Tuesday, 11 December 2012

'Tis the Season to be Jolly.... Or Is It? Science Tells Us Why and How People Get Stressed at Christmas

If you're anything like me, you'll have noticed that, on the stroke of midnight on Friday 30th November, something changed. Let me explain. I usually pop to the supermarket on a Friday morning to pick up whatever I need for the weekend, and it's usually calm, civilised and generally a pleasant thing to go and do for half an hour. I might even grab a coffee and a bacon, egg and mushroom sandwich while I'm there.

But on this Friday, it was nothing like it. I promise you, this is the truth: there were couples arguing about packs of cheese in the middle of the dairy aisle; there was a man shouting down his mobile phone in the toys aisle about which Monster High doll to buy, and there were people everywhere bashing trollies into one another and literally pushing each other out of the way to reach the mince pies and stollen. This is because it is nearly Christmas.

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The pre-Christmas trolley dash... (image by Sainsbury's)

At about the same time the fifth person crashed their trolley into mine and shot me a tense glare, I wondered what had happened. Surely it's the season to be jolly, right? Well that's what all the songs say. When I got home, I did a bit of homework. There have actually been quite a few scientific studies into why and how people get so stressed out at Christmas time and I thought I'd share them with you. So if you're stressed, you're not alone. And if you know someone who seems to be more stressed than usual, go easy on them. It's probably just a Christmas thing. These studies really surprised me.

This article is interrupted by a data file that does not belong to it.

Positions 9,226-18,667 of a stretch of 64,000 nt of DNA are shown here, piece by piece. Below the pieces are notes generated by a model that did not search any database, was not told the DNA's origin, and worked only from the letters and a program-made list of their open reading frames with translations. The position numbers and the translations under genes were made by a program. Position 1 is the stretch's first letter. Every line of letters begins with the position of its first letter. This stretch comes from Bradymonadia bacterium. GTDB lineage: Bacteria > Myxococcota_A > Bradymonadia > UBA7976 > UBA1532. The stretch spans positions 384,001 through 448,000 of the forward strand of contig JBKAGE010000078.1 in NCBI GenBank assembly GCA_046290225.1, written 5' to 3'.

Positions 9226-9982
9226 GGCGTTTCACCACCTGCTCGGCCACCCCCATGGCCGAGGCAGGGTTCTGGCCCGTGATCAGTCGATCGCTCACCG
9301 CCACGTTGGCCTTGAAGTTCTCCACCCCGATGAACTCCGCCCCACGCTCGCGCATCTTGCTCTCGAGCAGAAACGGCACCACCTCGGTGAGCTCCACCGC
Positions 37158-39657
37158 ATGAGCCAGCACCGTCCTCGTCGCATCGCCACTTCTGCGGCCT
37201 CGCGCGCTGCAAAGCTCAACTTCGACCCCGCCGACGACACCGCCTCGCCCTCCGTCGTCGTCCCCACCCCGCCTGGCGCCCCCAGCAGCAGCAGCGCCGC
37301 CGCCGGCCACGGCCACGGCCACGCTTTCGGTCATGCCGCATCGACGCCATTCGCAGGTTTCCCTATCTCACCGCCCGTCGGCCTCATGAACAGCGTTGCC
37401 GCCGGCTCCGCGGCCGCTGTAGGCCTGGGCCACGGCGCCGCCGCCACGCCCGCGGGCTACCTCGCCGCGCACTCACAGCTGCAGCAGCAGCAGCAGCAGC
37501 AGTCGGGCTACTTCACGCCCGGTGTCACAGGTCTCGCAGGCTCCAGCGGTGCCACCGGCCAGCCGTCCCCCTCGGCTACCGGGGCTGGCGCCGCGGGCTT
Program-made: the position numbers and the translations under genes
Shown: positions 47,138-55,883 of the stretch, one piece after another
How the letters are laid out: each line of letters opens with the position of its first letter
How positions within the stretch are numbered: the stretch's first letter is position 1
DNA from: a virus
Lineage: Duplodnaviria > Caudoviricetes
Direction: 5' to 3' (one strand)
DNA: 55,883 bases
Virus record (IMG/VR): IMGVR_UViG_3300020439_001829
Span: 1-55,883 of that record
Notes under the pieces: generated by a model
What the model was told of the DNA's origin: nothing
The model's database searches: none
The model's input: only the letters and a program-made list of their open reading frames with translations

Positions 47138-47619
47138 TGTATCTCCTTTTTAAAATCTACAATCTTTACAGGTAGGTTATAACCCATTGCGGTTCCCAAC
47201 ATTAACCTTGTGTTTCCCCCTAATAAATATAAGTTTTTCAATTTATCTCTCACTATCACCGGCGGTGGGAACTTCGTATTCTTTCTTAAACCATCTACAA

Science proves Christmas shopping stresses us out
A study by the University of East London in 2008 found that Christmas shopping really does increase our blood pressure and stress levels. Researchers gave men and women a shopping list and asked them to return with the items, in the Christmas shopping rush. They tested stress levels, blood pressure and heart rate before and after the shopping. They found that men returned from the shops with double the stress levels they went in with, while women's stress levels had tripled. They also found that blood pressure increased for 50% of the subjects and heart rates generally increased by 10%. This will explain why so many log on nowadays and shop online. Incidentally, a study by Babychild.org.uk in 2010 also found that 68% of mothers described themselves as 'very stressed' over Christmas.

Christmas can be bad for relationships
You know those adverts where couples are laughing lovingly together near a roaring fire, about that bad Christmas jumper? Well, on the inside, there could be a lot more going on, it seems. A study by American law firm Seddons in 2011 found that the average couple argued four times a day during December. Of those people that were questioned by the firm, 20% said they doubted their relationship would last the festive season. They blamed money, entertaining and sharing the stress of Christmas. And it's not just couples. Tripadvisor polled people in 2009 about family time over Christmas. 40% said that they felt pressured to spend time with relatives over Christmas and 31% said they were actively worried about arguing with another family member over Christmas time. 

Do you think we put too much pressure on ourselves over Christmas? I think it's really important to have a bit of down time for yourself when Christmas 'stuff' is all going on. Nip out for a walk (not near the shops), turn off your mobile for 10 minutes and sit down, watch TV or listen to some music. Make a list of what needs doing and cross everything off as you go. Shop online. Now I know about all this, I'll feel differently when a tense, muttering shopper bashes their trolley into mine.  

What do you think? Why do we stress ourselves out so much at Christmas time? What can people do to ease stress levels and worry at this time of year? Do you get stressed at Christmas? Or take it all in your stride? Let me know!



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